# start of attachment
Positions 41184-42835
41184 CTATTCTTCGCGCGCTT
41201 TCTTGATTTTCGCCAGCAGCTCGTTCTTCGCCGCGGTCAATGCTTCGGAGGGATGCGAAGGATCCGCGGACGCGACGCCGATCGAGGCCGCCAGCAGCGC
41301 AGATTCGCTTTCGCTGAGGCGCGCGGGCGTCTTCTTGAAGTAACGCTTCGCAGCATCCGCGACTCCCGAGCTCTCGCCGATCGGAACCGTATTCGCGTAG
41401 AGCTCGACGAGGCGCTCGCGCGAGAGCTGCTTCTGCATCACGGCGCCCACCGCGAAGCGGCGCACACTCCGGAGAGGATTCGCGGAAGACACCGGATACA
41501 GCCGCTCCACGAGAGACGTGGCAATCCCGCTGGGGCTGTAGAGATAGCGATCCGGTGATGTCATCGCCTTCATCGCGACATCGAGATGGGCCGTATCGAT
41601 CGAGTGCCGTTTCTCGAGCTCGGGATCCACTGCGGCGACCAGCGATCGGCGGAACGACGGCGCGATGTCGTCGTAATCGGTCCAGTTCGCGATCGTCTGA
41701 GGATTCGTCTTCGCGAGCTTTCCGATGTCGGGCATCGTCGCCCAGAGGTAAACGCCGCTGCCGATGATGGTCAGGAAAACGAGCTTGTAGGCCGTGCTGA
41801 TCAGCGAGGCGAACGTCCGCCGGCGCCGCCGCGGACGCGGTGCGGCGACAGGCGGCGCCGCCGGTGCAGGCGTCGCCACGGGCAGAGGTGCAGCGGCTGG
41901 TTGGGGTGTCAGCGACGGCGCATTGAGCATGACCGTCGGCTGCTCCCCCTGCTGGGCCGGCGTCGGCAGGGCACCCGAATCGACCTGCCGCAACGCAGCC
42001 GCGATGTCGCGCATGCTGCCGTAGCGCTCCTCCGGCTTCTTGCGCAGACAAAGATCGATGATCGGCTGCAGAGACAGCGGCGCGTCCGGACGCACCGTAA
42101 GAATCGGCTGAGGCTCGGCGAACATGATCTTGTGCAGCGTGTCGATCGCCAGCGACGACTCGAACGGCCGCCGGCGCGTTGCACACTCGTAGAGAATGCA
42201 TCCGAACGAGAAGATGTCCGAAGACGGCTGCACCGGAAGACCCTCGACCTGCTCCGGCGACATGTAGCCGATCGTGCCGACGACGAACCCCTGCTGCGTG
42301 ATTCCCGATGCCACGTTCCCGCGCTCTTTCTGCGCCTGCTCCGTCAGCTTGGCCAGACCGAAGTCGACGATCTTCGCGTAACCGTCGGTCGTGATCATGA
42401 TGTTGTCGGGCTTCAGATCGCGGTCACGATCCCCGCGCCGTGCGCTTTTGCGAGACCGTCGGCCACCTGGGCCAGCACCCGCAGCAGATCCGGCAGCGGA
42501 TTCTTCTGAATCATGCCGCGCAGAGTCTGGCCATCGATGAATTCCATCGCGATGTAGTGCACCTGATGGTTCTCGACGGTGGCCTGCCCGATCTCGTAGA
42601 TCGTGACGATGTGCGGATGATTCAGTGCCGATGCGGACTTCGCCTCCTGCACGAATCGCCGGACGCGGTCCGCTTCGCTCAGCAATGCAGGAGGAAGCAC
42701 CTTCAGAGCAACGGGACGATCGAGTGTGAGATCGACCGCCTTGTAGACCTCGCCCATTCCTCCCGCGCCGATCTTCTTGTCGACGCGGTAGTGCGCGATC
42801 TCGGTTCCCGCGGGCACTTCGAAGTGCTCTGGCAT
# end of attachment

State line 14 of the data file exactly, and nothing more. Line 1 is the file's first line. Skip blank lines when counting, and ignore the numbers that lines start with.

42301 ATTCCCGATGCCACGTTCCCGCGCTCTTTCTGCGCCTGCTCCGTCAGCTTGGCCAGACCGAAGTCGACGATCTTCGCGTAACCGTCGGTCGTGATCATGA